The Richmond Daily Dispatch reports on the dismissal of Rosecrans. There are some other replacements rumored as well.
The removal of Rosecrans — Government opinion of his cowardice — Meade to follow suit — Dahlgren reported removed.
The most prominent item in the New York papers of Friday is the removal of General Rosecrans from the command of the Army of the Cumberland. He received the order relieving him from command on Mondayevening last, and left on Wednesday for Cincinnati, where he was ordered to report, leaving Gen. Thomas in command. At Stevenson, Ala., he met Gen. Grant, who had been ordered from Nashville to take command of the army. Both Generals staid there that night, and were the guests of Gen. Hooker. Grant was still walking with a crutch, and very much shattered by his late accident. The Philadelphia Inquirer says of his removal:
The country was somewhat startled by the rumor, followed by the acknowledged statement, that Rosecrans had been relieved from his command. The reasons seem to be that he exceeded his instructions and was unsuccessful; that he aimed to take Atlanta, when he should have been content with Chattanooga, and that when he met the enemy the battle was not as skillfully managed as it might have been. We do not presume to judge. Rosecrans has gained great credit in former actions, and of this any mere failure, as such, cannot rob him. New York journals have tried to make us believe he was forced by the War Department to move, but the movement and the ill success, it seems, were his own.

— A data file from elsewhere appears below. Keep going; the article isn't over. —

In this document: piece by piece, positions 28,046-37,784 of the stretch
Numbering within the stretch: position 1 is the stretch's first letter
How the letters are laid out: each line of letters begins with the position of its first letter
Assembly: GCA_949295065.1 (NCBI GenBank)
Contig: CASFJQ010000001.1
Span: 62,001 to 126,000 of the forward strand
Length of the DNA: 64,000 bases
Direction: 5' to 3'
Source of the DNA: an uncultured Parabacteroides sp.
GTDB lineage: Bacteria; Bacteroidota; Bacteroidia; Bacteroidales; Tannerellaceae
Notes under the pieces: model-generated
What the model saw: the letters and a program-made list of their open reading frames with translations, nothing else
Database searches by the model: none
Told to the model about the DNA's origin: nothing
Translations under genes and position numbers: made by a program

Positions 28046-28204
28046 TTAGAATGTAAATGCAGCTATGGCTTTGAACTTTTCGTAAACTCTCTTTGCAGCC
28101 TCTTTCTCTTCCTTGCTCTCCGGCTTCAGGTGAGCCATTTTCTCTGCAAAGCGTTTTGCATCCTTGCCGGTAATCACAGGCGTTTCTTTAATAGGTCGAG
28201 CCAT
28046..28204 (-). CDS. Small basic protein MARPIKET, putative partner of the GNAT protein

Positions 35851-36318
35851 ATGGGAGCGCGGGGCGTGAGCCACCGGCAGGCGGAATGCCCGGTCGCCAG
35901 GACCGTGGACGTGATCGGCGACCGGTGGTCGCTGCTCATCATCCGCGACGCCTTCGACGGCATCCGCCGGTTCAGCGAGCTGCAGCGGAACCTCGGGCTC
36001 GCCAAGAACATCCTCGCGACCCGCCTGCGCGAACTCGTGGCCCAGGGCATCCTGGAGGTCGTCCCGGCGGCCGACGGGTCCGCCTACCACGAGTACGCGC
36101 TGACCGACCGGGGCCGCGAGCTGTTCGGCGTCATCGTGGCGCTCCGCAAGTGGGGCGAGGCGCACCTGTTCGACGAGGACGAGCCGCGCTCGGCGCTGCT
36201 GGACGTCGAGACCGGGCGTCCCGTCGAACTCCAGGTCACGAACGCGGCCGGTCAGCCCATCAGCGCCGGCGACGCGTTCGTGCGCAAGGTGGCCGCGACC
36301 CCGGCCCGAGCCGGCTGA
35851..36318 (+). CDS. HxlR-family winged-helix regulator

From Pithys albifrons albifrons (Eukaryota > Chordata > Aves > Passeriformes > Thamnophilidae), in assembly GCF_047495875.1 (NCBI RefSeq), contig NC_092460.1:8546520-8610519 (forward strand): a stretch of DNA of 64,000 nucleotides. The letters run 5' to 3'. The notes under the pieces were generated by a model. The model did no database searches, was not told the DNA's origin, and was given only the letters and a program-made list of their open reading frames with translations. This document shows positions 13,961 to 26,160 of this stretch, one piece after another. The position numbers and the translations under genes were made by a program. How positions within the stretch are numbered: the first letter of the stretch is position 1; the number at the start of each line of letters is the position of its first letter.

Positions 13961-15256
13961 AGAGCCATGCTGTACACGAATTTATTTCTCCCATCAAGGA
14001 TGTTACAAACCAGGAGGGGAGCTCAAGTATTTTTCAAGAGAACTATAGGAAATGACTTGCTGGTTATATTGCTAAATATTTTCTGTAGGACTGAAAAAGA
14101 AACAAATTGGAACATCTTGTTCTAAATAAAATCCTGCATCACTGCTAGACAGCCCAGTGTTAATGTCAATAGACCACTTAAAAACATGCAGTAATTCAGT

A telegram from Washington gives the Government reasons for the removal, among which it will be seen is the mortifying one of cowardice in the presence of the enemy. It says: